Fleet Week Highlights Spiritual Support
Many events were sponsored by New York City and the US Navy in the 2010 Fleet Week, which ran from 26 May to 2 June. Some may be surprised to hear about the “religious” events that were an official part of the prestigious celebration.
As noted in the 2010 New York City Navy Week schedule, Sailors served meals at a soup kitchen, housed in the landmark Church of the Holy Apostles. There was a “blessing of the fleet,” conducted by Monsignor James Dorney of St. Peter’s Roman Catholic Church and Rabbi Gerald Sussman of Temple Emanu-El. The Council of Jewish Presidents held an official Memorial Day ceremony at the Jewish synagogue Kehilath Jeshurun.
Despite some attempts at contrived controversy, religion in the military is a natural reflection of the American society from which US armed forces are drawn. Though some may find it offensive, there is nothing wrong with uniformed servicemembers serving food in a church, nor the picture of an apparently praying Marine advertising an official event hosted entirely by Jewish organizations.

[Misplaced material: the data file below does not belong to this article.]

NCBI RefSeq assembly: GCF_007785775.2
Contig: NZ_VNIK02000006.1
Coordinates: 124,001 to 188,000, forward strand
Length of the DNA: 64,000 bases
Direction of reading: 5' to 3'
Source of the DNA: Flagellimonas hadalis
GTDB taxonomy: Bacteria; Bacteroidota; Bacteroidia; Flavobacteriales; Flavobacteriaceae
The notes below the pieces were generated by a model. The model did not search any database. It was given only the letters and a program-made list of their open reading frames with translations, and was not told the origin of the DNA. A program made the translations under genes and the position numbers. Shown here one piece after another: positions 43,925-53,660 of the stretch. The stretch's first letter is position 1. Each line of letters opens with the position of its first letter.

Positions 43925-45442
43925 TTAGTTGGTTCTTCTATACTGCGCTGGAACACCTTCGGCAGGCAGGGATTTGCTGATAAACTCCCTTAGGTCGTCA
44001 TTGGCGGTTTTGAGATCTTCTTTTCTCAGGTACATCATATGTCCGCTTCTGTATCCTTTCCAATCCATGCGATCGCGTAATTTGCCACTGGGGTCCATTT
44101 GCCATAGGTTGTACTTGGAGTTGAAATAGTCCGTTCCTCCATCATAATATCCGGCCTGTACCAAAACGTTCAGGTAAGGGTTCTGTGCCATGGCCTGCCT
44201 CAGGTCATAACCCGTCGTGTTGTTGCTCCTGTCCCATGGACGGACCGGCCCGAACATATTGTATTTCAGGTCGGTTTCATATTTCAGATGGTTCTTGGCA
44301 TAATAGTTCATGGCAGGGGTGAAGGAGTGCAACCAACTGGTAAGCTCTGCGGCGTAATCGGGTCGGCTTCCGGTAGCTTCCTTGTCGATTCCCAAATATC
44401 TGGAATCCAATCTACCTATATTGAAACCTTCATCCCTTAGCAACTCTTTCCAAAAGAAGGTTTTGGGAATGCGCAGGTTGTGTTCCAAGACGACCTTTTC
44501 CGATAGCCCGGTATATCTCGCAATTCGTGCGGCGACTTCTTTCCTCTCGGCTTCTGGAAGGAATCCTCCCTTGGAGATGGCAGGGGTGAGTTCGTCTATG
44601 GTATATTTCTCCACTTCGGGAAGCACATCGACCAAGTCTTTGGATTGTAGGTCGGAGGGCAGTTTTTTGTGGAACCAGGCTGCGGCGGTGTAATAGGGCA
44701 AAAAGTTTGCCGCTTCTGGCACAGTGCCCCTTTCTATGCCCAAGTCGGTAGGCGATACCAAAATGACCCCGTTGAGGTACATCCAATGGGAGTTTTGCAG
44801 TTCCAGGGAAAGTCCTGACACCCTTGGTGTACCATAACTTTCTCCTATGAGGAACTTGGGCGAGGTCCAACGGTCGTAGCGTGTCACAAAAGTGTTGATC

Merely associating with religion is neither forbidden by the Constitution nor is it “propaganda” for American adversaries or a danger to US troops. (Despite prior conspiracy-fueled accusations in other cases, no one has made the ludicrous suggestion here that Sailors on a ship blessed by a Rabbi will be endangered when next they deploy to the Middle East.)
Instead, the military’s relationship with religion is a reflection of the religious freedom for which American forces have fought, and continue to fight. For those that look forward to military service, rest assured that your religious freedom and exercise continue to be protected within the US military, as they should be.